Which Celebrity is Your Website?

31 Aug 2016 Photo Credit: Dazed and Confused

Human beings are pretty good at metaphors—so good, in fact, we create them even when we don't fully understand them

Here's an example:

When designing a new website, the first thing we do is send our client an online pre-project questionnaire to fill out. While we're off researching our new client—their industry, their competitors, etc.—they're filling out this lengthy, detailed survey with questions like:

  • Who are your three biggest competitors? What do you like about their websites?
  • Describe your website visitors' demographics—age, job, location, etc.
  • What are you expectations for the website redesign process?

And then, about halfway through the survey, is the question:

If your new website were an actor or actress, who would it be? 

Later, when we have our initial meeting with our client (aka, the Discovery Session), this question always inspires conversation, giggles, even a bit of discomfort. People will often present a disclaimer to their answer—e.g., "I don't know why we picked The Rock, but..."

By the time we review this question, we've already spent an hour or two discussing the client's business, their market presence, their goals, etc. Interesting—but rather dry—subjects. In contrast, the celebrity question can seem silly—almost gimmicky.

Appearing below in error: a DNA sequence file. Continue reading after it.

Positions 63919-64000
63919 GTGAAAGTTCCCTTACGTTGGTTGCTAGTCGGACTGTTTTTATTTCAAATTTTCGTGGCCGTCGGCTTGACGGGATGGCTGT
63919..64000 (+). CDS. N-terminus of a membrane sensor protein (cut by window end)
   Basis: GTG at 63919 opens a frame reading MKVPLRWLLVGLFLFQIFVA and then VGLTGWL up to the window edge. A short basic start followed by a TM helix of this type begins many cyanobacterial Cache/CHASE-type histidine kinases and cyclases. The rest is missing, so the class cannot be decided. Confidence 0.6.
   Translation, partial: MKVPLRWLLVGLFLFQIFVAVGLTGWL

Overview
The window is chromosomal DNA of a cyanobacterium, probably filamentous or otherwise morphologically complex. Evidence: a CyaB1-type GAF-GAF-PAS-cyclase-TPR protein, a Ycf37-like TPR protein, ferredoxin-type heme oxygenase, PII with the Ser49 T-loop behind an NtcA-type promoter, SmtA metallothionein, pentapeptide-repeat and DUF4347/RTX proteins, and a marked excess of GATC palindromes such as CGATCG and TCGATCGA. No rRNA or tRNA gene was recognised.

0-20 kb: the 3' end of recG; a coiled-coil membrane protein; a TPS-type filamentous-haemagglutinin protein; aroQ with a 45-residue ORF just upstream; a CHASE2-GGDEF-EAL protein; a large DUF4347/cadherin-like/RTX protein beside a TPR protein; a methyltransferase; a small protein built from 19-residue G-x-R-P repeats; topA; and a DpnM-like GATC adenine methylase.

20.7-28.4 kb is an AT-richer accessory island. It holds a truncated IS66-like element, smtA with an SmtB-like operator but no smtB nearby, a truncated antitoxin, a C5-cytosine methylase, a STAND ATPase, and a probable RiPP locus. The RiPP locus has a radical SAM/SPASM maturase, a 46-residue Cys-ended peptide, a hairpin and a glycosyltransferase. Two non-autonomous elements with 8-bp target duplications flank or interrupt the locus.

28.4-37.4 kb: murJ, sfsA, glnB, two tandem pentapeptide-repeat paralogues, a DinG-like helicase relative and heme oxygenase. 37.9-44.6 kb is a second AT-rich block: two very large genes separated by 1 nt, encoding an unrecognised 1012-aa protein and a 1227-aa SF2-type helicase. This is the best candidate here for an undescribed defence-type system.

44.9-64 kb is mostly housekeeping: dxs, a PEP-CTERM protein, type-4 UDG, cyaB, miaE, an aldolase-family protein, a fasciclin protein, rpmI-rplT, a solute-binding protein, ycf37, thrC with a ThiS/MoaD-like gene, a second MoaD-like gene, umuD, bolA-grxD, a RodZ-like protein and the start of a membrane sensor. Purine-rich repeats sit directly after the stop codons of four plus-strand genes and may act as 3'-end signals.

After all, what do the people in People magazine have to do with a website for a startup, a nonprofit organization, a government agency?

Plenty.

First of all, simply asking the question can lighten the mood in the room. The stakes seems so low, and thus, people feel comfortable speaking frankly. People laugh, they smile. They begin debating who's more fun, Keanue Reeves or Sam Jackson. They compare the gravitas of Anne Hathaway and Judi Dench. (And, inevitably, someone does a Matthew McConaghey impression.) 

But this question isn't simply an icebreaker. It's an easy, relatable entryway to a thorny conversation—i.e., What do you really want your new website to be? Answering the celebrity question helps people talk about characteristics that are abstract, nebulous.

It's one thing to say, "We want our new website to be professional and sophisticated." Those words can mean different things to different people. But, "We want our website to be a mix of George Clooney and Halle Berry" is a more concrete way to dive into the subject of website goals, digital branding, etc. 

We also offer an "Other" field, where our client can select whomever they want. (We admit our celebrity knowledge is a bit behind the times.) The key is to ask “Why?” Even those clients that dismiss their original answer will often say, “Oh, I was thinking about how down-to-earth Sandra Bullock is, and that’s why I chose her. I want our website to show that we are easy to relate to.”

P.s.

The follow-up to the celebrity question in our pre-project questionnaire?

"If your new website were a car, which kind of car would it be?" More on that in a future post...

Polly Thurston

Senior UX Designer

As a Senior UX Designer, Polly works on both the user experience and visual design of our clients' websites.

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